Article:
The second time came a few weeks after the first. “That’s two hours of my life I want back,” I told her after a poorly-conceived romantic comedy as we worked our way through the cineplex parking garage. “I think I lost ten IQ points.”
“Uh oh. You didn’t have many to spare.” She slugged my shoulder. “And I liked it. You’re just not in touch with your feminine side.”
“Maybe not.” I wrapped my arms around her. “But in about a half hour, I’ll be in touch with yours.” She broke free and raced ahead, her laughter pinging off the parked cars.
Her shouts woke me up the next morning as they drowned out the buzz of the alarm. “Why’d you set it so fucking early?” She grabbed the pillow from underneath my head and threw it on the floor.
“Fuck you!” I tore off her sheets as a wet fury flooded my brain. She sprang onto all fours and I did the same. We crawled around cagily on the bare mattress, glaring at each other with predatory intensity. But neither of us made a move and after a few minutes the tension trickled out and we put the bed back together, the snapping of the sheets amplified throughout the room as we pulled them taut.
It began happening once a month. We’d go to bed in wonderful moods, tired or drunk or sex-spent, sleeping the deep milky slumber reserved for babies or the comatose. Then the night would slither around us, silent and constrictive, and we’d wake up with an impotent frustration, pissed at things we couldn’t explain. Neither of us remembered our dreams on those nights. We’d wake feeling a restless, blunted anger that we’d try to sharpen on each other.
“I want you to watch me sleep,” she said, cleaning up the ribbony nailmarks she had etched into my chest one morning as we struggled for mattress space.
I went through a pot of coffee that night, watching her intently, hoping for any kind of clue. She fanned her limbs out over the mattress, sighed a lot, and made some unpleasant chewing noises. Nothing that could be interpreted as combative. She couldn’t remember her dream when she woke up.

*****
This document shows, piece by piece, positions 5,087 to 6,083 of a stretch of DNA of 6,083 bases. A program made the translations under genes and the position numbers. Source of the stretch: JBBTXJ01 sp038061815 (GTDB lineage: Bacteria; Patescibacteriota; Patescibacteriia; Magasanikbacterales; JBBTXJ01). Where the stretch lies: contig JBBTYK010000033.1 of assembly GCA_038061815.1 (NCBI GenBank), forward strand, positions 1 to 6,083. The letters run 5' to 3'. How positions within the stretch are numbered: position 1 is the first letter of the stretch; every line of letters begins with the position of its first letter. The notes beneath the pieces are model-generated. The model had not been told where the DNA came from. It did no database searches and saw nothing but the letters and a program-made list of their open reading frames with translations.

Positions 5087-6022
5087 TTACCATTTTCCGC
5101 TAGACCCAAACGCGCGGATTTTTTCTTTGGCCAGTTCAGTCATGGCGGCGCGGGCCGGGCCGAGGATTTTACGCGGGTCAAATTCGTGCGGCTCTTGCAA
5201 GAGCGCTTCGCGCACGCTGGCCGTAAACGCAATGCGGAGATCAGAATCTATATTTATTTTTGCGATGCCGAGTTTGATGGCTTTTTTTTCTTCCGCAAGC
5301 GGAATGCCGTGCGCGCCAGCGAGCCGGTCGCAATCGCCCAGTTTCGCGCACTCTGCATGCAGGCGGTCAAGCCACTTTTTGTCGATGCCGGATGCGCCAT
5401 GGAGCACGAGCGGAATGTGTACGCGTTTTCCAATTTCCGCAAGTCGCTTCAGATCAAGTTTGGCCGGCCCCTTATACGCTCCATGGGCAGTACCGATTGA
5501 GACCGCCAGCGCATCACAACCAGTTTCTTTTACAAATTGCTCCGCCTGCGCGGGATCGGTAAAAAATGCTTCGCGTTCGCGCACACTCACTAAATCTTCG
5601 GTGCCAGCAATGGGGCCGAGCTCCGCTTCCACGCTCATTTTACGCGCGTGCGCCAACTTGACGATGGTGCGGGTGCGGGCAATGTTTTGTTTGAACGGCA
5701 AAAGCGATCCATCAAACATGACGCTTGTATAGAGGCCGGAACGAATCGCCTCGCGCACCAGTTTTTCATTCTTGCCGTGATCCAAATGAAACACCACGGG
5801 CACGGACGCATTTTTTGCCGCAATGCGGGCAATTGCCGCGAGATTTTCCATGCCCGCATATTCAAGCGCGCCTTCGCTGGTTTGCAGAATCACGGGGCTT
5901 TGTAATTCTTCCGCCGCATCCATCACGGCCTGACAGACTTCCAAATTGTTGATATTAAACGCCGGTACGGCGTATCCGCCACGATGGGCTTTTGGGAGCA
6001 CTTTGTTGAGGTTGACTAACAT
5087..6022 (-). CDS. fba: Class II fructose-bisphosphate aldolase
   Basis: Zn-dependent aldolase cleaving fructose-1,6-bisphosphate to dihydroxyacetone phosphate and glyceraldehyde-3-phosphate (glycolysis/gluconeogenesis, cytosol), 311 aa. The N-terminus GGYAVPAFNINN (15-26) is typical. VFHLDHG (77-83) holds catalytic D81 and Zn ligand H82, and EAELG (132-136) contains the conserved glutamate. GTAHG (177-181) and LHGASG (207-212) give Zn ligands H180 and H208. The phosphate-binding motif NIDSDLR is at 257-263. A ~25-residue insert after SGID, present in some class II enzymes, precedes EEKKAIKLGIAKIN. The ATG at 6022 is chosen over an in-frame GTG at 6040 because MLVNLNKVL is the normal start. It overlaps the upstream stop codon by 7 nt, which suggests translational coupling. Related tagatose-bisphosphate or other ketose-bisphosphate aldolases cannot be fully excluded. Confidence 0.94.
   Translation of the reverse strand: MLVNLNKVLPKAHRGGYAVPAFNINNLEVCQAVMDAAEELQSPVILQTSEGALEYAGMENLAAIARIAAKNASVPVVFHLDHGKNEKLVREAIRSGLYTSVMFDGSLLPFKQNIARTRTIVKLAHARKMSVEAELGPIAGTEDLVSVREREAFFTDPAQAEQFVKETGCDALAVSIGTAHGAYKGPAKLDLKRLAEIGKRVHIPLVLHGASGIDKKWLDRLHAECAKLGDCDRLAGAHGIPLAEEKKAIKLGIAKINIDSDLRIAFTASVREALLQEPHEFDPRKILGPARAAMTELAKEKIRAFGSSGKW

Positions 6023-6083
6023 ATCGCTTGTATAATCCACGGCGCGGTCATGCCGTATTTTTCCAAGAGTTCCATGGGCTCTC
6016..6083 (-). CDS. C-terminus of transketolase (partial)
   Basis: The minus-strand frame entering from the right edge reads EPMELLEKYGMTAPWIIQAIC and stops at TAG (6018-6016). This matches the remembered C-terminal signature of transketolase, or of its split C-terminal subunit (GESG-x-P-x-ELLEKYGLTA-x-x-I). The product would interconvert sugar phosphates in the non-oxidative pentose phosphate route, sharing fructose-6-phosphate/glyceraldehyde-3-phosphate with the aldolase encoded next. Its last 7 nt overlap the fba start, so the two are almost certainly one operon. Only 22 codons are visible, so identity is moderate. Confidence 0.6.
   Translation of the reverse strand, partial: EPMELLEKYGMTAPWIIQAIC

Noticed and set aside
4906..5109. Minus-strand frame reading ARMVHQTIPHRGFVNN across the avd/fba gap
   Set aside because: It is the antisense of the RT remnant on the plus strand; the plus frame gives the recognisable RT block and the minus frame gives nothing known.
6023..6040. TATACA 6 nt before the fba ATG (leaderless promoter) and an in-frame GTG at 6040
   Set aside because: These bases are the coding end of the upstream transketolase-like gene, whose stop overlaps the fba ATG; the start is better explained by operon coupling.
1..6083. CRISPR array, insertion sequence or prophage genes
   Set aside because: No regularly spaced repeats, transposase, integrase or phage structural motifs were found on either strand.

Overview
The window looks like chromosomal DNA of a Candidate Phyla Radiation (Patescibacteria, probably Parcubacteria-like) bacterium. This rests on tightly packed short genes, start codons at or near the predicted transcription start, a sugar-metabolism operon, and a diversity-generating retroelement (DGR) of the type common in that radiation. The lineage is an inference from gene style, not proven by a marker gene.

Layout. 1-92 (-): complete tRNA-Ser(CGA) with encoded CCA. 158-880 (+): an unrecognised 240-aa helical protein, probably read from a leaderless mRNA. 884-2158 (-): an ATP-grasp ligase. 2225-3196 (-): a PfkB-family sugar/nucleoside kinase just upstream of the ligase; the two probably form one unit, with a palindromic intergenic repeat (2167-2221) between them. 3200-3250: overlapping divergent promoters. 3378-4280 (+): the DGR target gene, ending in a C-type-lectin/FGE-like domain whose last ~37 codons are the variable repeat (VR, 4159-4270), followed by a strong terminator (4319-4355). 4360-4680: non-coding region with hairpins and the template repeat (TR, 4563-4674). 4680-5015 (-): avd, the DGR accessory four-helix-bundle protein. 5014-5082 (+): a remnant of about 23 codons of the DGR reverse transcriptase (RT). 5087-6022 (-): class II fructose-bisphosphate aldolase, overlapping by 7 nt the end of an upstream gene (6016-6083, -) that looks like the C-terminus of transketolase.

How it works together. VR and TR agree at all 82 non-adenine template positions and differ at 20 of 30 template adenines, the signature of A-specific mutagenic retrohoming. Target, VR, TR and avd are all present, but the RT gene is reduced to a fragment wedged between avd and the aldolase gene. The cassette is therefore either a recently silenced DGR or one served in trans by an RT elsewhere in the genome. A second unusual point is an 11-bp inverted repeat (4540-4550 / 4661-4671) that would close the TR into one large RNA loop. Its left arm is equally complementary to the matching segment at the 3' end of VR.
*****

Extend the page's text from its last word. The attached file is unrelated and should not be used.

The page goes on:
The next night she returned the favor. I mumbled a little and farted a few times, but nothing to hint at the source of morning madness. No dream, either. Just a cool blue humming in my brain as I awoke.
“You’re just too wound up,” Dr. Lisa Love told us. “Both of you.” We couldn’t afford a real therapist, so we took our chances with 92.2 KRAD FM’s “Midnight Sex RAD-vice.” I listened on the radio in the next room as Cindy explained our problem to Dr. Love while thousands of listeners out in the darkness laughed or shook their heads or turned to their lovers and smiled, confident they’d never have our problem.
“You’re probably just subconsciously expressing pent-up stress. Take time to appreciate each other.” Sultry bass beats throbbed in the background, matching the tone and rhythm of Dr. Love’s voice. “And sex. Sex, sex, sex. All the time. There’s no problem you can’t screw away.”
We took her advice and began to compensate during the days, doing the little things reserved only for the lovefogged or the desperate. I made dinner, rubbed her feet, filled her car’s tank up with gas. She came to pick me up on the nights I’d cling precariously to the brick wall outside The Cactus at closing time, never complaining when I insisted on hitting up the Heff-T-Burger drive-thru on the way home. We had sex five, maybe six times on some days, limbs draped over each other like corpses as we passed out from exhaustion.
Nothing worked. We kept waking up angry. Her pinky made a sound like popcorn as I bent it backwards one morning, and the next week she kicked me in the balls so hard I had to miss work.
“I think we sleepfight,” she said after ripping out a handful of my hair. It looked alive and rodential, a pulsing brown mass in her hand as she clenched her fist.
I rubbed the raw spot on my scalp. “Really? You think?”